Sure, I have worked on a few small personal projects, from creating a 3d rendering of one of the spaces I designed in school to designing a shelving unit.  But these do not completely satisfy.  I am realizing that at heart, I am a builder.  I want to bring into existence the things I create, not leave them as an abstract concept relegated to a two-dimensional graveyard.

To this end, I am actively searching for work.  In the months since graduation, I have visited 60 different architecture firms, and have heard 59 different versions of “We’re not hiring right now”.  The one exception is an architect who interviewed me, but is waiting to hear about some new work before he decides whether or not to acquire more help.  This is very encouraging, but I still want to be designing, not waiting.

I don’t want to merely complain about my situation.  I have learned a lot about myself in this time.  I now know that no matter the situation, I must have a creative outlet.  I now know that I must be on guard against the inclination to laziness.  I now know that work is a God-given blessing, not a curse or simply a “necessary evil”.  For these lessons, I would go through this time again and again.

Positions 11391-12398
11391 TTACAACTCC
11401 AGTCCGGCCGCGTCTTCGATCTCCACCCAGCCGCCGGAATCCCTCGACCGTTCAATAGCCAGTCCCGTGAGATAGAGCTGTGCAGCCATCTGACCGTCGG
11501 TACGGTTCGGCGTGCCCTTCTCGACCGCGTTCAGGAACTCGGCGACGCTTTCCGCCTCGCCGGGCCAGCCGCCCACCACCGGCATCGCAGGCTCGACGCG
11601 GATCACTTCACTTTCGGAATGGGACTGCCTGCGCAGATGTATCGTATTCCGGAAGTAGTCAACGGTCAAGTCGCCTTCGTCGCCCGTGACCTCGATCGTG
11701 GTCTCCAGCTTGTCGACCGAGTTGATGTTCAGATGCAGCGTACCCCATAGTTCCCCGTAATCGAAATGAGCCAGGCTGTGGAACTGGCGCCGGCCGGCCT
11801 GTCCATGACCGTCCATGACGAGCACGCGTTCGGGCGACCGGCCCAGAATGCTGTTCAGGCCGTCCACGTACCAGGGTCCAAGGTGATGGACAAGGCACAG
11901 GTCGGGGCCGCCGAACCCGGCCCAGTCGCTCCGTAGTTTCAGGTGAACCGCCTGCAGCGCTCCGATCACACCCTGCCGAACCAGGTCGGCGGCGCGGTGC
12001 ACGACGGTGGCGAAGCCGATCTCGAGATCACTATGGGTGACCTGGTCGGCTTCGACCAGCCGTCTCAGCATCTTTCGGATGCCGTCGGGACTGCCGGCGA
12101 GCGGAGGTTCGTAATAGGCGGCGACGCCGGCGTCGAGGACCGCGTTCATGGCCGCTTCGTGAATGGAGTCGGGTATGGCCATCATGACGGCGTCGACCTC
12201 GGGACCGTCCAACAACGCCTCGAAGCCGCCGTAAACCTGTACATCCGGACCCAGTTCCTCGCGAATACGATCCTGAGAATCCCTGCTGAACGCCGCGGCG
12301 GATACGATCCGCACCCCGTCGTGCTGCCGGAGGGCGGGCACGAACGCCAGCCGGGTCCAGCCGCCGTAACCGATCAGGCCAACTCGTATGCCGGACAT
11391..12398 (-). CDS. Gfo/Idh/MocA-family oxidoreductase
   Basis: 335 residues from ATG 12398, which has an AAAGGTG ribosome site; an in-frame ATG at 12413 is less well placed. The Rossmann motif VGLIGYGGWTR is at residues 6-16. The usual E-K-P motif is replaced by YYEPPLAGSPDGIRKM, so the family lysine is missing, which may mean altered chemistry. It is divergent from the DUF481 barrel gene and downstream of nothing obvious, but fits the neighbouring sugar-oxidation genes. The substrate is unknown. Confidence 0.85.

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The Function of Form

October 29, 2008

Before I continue with The Interior Dimension, I want to put down some of my thoughts on the question of form and function.

These two words are some of the most used and abused in the design community, and are loaded with connotations which vary widely based upon each individuals experience.

Louis Sullivan, an architect from chicago at the turn of the 20th century, coined the phrase.

It is the pervading law of all things organic and inorganic,
Of all things physical and metaphysical,
Of all things human and all things super-human,
Of all true manifestations of the head,
Of the heart, of the soul,
That the life is recognizable in its expression,
That form ever follows function. This is the law.

(“The Tall Office Building Artistically Considered”, Louis J. Sullivan, March, 1896)

 

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Sullivan believed that any aesthetic consideration must be subservient to the function of the structure. This didn’t mean that Sullivan left all ornamental elements out of his designs, he just felt that they were secondary to the functionality of the building.

Some have taken form follows function to extreme levels and have eliminated all aesthetic considerations out of their designs. This can create some rather soul crushing buildings.

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Others have said that form and function are the same thing; that a functional building draws it’s form and beauty from it’s ability to do a job and do it well. While this can often be true, I think that it still falls short of ideal.

I think that form and function are inseperable, and must be considered at the same time, but they are still two distinct elements to design. I think that form should support the function of a building, and should not be elevated to a status which hinders the use of the building. I think that function should have a beauty in the simplicity of it’s fufiling the needs of the users.

Let me phrase it this way:

“Form is the soul of function. Function is the thought behind form.”